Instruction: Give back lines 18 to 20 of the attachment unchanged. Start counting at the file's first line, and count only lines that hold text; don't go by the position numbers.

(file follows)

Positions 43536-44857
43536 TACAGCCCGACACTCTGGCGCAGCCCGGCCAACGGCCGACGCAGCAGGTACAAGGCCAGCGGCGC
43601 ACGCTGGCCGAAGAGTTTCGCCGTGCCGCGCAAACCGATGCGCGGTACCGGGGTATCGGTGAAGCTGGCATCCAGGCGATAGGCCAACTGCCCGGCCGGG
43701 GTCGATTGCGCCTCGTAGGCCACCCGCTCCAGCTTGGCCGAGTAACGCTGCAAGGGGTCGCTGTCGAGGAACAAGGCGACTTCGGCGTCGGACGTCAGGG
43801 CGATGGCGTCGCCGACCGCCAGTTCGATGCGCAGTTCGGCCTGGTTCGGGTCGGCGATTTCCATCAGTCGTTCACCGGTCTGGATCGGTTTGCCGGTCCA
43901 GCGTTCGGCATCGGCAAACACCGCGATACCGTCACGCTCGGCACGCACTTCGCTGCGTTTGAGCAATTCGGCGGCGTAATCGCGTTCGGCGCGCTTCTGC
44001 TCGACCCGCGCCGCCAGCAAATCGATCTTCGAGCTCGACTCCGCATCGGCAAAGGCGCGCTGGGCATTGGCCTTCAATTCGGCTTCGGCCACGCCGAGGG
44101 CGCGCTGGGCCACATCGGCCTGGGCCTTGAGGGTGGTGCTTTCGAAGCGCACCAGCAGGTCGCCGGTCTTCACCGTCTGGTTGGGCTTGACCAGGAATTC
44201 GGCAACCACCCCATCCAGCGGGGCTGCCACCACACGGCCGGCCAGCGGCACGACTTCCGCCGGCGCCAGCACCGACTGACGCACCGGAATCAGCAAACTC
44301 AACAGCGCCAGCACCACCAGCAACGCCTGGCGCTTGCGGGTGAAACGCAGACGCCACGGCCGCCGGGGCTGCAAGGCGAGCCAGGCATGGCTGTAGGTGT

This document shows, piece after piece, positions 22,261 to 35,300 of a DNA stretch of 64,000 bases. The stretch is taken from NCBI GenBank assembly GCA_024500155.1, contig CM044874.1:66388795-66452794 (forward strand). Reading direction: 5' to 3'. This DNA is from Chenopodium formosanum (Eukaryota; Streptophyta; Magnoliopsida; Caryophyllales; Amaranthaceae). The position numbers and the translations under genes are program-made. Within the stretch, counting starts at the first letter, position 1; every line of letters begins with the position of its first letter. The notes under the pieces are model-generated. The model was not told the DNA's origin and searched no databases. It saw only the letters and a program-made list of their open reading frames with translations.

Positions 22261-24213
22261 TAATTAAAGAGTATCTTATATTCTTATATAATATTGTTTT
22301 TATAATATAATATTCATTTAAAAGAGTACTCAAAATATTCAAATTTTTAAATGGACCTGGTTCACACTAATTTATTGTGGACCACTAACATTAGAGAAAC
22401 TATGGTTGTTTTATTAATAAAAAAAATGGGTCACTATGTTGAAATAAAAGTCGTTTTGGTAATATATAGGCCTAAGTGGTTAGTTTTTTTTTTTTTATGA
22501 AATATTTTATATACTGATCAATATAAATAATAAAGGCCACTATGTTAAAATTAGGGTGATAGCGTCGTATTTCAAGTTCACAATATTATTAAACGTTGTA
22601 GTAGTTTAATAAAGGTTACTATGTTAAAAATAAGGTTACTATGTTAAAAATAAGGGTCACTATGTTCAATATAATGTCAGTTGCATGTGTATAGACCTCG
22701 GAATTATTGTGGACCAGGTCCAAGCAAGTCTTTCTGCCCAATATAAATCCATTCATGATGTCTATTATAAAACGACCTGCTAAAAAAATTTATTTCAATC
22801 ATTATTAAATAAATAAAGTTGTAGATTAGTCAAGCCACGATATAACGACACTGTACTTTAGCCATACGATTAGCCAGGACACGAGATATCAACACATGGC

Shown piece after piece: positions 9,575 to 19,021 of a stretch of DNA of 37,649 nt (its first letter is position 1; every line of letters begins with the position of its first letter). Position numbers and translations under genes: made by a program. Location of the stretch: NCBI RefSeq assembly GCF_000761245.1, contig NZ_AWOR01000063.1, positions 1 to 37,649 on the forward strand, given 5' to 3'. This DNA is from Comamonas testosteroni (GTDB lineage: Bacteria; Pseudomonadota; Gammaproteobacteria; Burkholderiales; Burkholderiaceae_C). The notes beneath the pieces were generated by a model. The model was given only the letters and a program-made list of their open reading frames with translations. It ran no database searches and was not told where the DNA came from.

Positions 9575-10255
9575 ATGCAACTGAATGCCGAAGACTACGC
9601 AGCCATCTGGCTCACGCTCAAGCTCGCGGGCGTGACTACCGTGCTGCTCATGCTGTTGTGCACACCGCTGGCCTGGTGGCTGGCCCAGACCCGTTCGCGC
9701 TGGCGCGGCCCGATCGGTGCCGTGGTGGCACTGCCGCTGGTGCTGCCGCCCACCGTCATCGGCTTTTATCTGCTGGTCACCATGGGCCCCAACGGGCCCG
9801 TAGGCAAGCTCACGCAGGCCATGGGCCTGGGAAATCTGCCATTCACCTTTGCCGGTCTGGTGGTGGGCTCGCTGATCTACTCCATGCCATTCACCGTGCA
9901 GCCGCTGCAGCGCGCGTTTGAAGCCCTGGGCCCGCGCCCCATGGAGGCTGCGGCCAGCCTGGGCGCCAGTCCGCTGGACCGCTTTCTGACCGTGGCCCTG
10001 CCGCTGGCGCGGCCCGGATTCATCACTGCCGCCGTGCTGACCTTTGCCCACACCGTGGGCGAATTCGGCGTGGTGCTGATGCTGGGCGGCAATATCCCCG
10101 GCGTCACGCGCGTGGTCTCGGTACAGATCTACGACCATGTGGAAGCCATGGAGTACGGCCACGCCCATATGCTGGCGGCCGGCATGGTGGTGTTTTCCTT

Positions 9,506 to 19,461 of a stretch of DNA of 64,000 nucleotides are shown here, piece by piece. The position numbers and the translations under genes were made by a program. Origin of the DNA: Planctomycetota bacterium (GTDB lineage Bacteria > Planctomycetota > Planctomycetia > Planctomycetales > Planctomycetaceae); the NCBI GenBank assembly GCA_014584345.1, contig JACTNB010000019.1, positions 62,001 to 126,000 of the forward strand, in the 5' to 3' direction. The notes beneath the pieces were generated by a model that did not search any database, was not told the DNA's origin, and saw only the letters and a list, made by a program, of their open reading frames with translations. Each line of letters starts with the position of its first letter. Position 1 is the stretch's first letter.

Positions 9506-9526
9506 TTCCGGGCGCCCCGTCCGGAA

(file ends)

22701 GAATTATTGTGGACCAGGTCCAAGCAAGTCTTTCTGCCCAATATAAATCCATTCATGATGTCTATTATAAAACGACCTGCTAAAAAAATTTATTTCAATC
22801 ATTATTAAATAAATAAAGTTGTAGATTAGTCAAGCCACGATATAACGACACTGTACTTTAGCCATACGATTAGCCAGGACACGAGATATCAACACATGGC

Shown piece after piece: positions 9,575 to 19,021 of a stretch of DNA of 37,649 nt (its first letter is position 1; every line of letters begins with the position of its first letter). Position numbers and translations under genes: made by a program. Location of the stretch: NCBI RefSeq assembly GCF_000761245.1, contig NZ_AWOR01000063.1, positions 1 to 37,649 on the forward strand, given 5' to 3'. This DNA is from Comamonas testosteroni (GTDB lineage: Bacteria; Pseudomonadota; Gammaproteobacteria; Burkholderiales; Burkholderiaceae_C). The notes beneath the pieces were generated by a model. The model was given only the letters and a program-made list of their open reading frames with translations. It ran no database searches and was not told where the DNA came from.